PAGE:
Starting today, Bitcoin peer-to-peer exchange Paxful is implementing know-your-customer (KYC) protocols that require users to upload identity documents if their trades reach a certain volume. Traders who make transactions of $1,500 or more will now need to to have their IDs verified—and if they hit $10,000 or more, they’ll need to provide their addresses, too.
“The fraud rate is tremendous to handle,” Paxful CEO Ray Youssef told Decrypt. “Our goal is to make a safe and open marketplace. If it’s open and not safe, people aren’t going to use it.”
In recent months, a string of other Bitcoin exchanges have added KYC protocols, notably ShapeShift and LocalBitcoins. But in those cases, the higher levels of security were imposed in response to regulatory pressure. In a tweet that’s since been removed, ShapeShift CEO Erik Voorhees said the decision was made “under duress”—-presumably from the U.S. Helsinki-based LocalBitcoins responded to similar pressure in Finland.
By contrast, Youssef said Paxful’s decision was not the result of Governmental pressure. Instead, the exchange was suffering from too many instances of gift-card related fraud.
Paxful allows its users to exchange gift cards, such as an Xbox gift card, for Bitcoin with other users of the peer-to-peer exchange. But these have been used to scam buyers out of their Bitcoin. Youssef explained that, unlike credit cards, transactions made with gift cards can’t be reversed, and it’s not possible to check their balances without going to a store.
With gift cards, Youssef said, “the fraud rate is ten times higher. So, 95 percent of all your scams come from iTunes and Google Play gift cards because you cannot check the validity of the giftcard until you use it.”
Youssef said the exchange received repeated requests from its customers to add more stringent measures due to the frequency of scams. Paxful had initially removed the ability for users to organize using giftcards as payment but users managed to circumvent the controls, using them anyway. So, instead, it chose KYC.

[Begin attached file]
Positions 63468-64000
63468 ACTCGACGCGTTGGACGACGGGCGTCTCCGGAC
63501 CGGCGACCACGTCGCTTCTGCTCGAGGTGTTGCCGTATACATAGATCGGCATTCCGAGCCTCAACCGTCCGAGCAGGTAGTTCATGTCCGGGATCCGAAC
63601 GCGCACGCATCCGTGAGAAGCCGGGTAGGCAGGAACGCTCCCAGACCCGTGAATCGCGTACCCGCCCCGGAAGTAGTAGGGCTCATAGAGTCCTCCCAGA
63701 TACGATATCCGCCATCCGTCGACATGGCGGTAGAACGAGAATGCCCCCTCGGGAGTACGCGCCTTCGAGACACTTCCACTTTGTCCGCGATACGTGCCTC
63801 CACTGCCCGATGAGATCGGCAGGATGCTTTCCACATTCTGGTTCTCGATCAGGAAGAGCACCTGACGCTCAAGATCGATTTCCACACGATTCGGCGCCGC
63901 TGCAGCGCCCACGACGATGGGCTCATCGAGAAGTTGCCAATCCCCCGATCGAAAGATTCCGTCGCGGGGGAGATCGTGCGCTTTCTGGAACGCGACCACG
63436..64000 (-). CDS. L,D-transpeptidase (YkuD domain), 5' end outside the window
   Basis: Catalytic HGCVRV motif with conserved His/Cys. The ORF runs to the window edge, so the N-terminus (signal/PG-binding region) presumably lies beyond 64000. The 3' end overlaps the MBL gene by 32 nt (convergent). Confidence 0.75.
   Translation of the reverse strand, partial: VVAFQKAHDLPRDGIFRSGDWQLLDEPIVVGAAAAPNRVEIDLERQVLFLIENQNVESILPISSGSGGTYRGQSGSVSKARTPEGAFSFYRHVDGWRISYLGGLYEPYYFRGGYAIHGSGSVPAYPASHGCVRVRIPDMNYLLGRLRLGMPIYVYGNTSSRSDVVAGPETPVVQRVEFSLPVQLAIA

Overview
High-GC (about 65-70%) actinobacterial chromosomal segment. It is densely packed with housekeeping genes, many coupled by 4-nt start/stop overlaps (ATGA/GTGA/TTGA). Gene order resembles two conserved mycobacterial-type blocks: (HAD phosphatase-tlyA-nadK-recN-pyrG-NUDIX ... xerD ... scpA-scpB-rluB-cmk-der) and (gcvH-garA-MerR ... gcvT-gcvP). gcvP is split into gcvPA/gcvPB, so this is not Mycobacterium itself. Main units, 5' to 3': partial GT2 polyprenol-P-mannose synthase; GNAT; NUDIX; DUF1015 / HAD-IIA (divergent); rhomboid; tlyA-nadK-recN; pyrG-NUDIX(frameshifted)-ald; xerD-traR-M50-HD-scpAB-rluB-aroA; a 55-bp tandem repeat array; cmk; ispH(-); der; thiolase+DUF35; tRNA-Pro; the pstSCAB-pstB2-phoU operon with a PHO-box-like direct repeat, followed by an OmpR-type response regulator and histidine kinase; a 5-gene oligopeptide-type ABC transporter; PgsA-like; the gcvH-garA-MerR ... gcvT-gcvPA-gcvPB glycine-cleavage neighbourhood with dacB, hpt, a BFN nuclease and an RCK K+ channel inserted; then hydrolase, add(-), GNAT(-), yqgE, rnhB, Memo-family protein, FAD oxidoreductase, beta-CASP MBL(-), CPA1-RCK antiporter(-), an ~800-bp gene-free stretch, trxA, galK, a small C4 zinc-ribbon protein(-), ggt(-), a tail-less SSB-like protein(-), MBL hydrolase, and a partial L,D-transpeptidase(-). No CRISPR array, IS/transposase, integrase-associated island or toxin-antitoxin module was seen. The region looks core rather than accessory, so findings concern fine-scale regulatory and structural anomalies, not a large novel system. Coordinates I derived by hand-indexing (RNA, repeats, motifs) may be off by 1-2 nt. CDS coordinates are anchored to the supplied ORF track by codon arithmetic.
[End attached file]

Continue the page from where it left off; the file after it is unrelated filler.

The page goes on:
“KYC is actually a feature that our users and our vendors [people selling bitcoin] requested. It’s an optional feature—you only have to do it once you reach a certain point.” he said. “Vendors are doing this themselves and they’re getting better prices and faster response times than those not doing KYC.”
Youssef said one of reason the fraud rate was so high is because Paxful operates in emerging markets that other exchanges avoid. “The challenges are immense. Especially when you’re bringing banking to high-fraud markets like in Africa.” He referred to PayPal—which doesn’t allow its users to send money out of Nigeria—and Coinbase which hasn’t elected to support Nigeria yet, adding, “We welcome everyone with open arms.”
Now that even peer-to-peer Bitcoin exchanges have succumbed to the KYC wave, it seems likely this will extend to all fiat-to-Bitcoin onramps. However, one of the few remaining exchanges where KYC is not required, HODL HODL, is determined to keep this as is. CEO Max Keidun told Decrypt it won’t be adding KYC any time soon since it doesn’t process user funds, simply arranging for direct transfers between its users. But how long can it HODL out?
This post was originally published on Decrypt. Bitnewsbot curates, examines, and summarizes news from external services while producing its own original material. Copyrights from external sources will be credited as they pertain to their corresponding owners.